After ten years with siberian huskies, I began to figure out what type of dog I liked the most. These dogs I mainly found at kennel Nisstorpets (Jens Lindberget) and at kennel Team Israelsson (Marie Israelsson). Jens and Marie are both very fond of the swedish sprint lines from the ’90s and they are not alone – those swedish lines is found behind several top performing european siberian husky teams today. I have especially put an interest in breeders who evaluate their dogs in competitions and prefer breeding on elder individuals. Thanks to them, the Yabasta breedline has been able to start as close as four generations from the foundation dogs below.
Foundation dog of Stuyahok line (Mats Eriksson). Mats was one of Swedens fastest sprint mushers with his 8-dog Siberian husky team during the ‘90s running average speeds well over 30 km/h (20mph). Trapper was all Zero blood, born from Zero’s Brew and Zero’s Flutter at Tupilak.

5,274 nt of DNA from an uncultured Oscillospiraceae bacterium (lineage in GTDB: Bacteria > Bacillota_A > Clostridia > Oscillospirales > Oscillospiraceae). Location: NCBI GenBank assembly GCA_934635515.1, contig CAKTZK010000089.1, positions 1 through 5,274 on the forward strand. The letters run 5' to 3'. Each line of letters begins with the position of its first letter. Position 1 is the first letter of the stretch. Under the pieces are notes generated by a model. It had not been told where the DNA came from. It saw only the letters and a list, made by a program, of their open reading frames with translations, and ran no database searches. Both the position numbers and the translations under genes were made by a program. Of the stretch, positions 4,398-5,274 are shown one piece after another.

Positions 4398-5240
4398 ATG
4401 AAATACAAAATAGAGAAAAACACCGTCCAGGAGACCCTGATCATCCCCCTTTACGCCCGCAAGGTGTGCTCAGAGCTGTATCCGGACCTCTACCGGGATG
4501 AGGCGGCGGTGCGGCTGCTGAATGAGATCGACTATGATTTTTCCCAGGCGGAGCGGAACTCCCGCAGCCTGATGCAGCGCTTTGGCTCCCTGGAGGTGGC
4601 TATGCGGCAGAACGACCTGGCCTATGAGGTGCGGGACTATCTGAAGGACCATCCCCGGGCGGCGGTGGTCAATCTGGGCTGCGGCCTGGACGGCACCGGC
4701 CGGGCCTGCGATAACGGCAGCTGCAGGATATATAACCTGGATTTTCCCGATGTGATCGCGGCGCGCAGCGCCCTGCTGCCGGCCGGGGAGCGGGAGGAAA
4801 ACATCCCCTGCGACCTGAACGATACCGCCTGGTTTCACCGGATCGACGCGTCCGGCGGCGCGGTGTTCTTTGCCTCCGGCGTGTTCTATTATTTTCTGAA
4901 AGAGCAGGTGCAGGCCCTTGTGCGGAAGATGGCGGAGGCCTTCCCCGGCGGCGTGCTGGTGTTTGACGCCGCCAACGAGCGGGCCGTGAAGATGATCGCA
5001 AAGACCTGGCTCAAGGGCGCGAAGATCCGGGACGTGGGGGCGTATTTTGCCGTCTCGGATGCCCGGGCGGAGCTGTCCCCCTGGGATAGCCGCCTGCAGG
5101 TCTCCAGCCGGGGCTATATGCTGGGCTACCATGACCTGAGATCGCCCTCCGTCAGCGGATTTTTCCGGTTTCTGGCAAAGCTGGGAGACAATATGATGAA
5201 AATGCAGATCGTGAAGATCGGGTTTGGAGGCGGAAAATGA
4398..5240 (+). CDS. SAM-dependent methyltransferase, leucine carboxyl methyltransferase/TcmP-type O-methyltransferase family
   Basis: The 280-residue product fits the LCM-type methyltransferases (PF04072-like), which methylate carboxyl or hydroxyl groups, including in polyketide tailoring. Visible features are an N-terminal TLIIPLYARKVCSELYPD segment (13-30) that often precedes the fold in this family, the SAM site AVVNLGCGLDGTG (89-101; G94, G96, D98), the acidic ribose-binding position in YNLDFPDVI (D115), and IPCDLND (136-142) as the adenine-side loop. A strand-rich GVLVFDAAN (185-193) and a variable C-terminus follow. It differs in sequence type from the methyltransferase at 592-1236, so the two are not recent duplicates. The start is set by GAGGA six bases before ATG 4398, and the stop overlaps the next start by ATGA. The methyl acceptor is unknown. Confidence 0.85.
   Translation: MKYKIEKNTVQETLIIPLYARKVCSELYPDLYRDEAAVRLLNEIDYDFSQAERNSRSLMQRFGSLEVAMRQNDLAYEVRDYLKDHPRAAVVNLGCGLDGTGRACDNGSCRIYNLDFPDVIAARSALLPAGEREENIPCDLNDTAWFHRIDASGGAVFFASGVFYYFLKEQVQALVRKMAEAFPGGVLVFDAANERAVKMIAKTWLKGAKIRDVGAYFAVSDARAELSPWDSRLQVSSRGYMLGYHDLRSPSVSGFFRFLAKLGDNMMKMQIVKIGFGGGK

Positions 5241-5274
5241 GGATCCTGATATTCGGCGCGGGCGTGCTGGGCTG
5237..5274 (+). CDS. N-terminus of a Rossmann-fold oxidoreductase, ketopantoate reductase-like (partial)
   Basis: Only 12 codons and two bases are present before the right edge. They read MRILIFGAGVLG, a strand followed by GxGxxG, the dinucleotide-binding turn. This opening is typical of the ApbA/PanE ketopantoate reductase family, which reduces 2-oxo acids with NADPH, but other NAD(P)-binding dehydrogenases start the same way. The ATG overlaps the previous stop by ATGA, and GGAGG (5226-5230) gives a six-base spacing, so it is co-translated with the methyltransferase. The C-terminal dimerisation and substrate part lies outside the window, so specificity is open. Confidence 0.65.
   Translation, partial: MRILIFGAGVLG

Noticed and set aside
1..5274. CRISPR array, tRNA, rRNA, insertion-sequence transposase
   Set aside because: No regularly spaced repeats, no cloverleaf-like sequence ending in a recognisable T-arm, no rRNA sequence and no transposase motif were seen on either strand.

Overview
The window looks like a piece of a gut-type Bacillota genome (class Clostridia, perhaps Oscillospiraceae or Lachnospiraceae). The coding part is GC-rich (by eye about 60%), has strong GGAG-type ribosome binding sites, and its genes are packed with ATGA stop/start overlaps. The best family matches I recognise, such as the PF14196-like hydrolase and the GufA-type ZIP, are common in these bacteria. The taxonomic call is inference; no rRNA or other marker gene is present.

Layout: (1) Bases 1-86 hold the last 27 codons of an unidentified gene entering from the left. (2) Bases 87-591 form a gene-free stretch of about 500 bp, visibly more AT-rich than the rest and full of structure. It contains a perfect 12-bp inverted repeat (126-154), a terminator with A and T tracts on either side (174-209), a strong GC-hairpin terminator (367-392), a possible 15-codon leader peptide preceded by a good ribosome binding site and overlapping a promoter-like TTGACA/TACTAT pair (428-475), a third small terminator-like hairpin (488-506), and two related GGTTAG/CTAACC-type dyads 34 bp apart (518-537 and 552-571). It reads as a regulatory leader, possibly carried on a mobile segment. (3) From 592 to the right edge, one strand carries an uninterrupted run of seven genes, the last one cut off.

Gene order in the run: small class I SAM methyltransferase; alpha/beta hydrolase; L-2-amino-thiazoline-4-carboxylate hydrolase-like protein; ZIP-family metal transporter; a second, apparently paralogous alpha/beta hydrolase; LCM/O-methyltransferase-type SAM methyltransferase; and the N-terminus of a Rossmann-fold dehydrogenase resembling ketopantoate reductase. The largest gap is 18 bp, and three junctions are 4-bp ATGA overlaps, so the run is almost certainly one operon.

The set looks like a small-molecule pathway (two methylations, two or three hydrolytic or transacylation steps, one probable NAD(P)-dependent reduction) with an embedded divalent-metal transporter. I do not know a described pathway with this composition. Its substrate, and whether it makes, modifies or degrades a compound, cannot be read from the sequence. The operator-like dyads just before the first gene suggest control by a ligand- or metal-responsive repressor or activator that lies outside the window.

Igloo Pak’s Snow Bandit
Snow Bandit is known for achieving the highest marks when he passed the the SEPP test (Siberian Evaluation Performance Project 1982-88). The test evaluated Siberian huskies by putting them into a world class team of alaskan huskies. The test evaluated speed (35 km/h, 22 mph), endurance, attitude, temperament, exterior and movements. Snow Bandit had four litters in Sweden where he was bred to females from Unisak (Nils Hjelm), Snowtrails (Ingvar de Forest) and Kanalaskas (Egil Ellis).
Influencing the Yabasta Breedline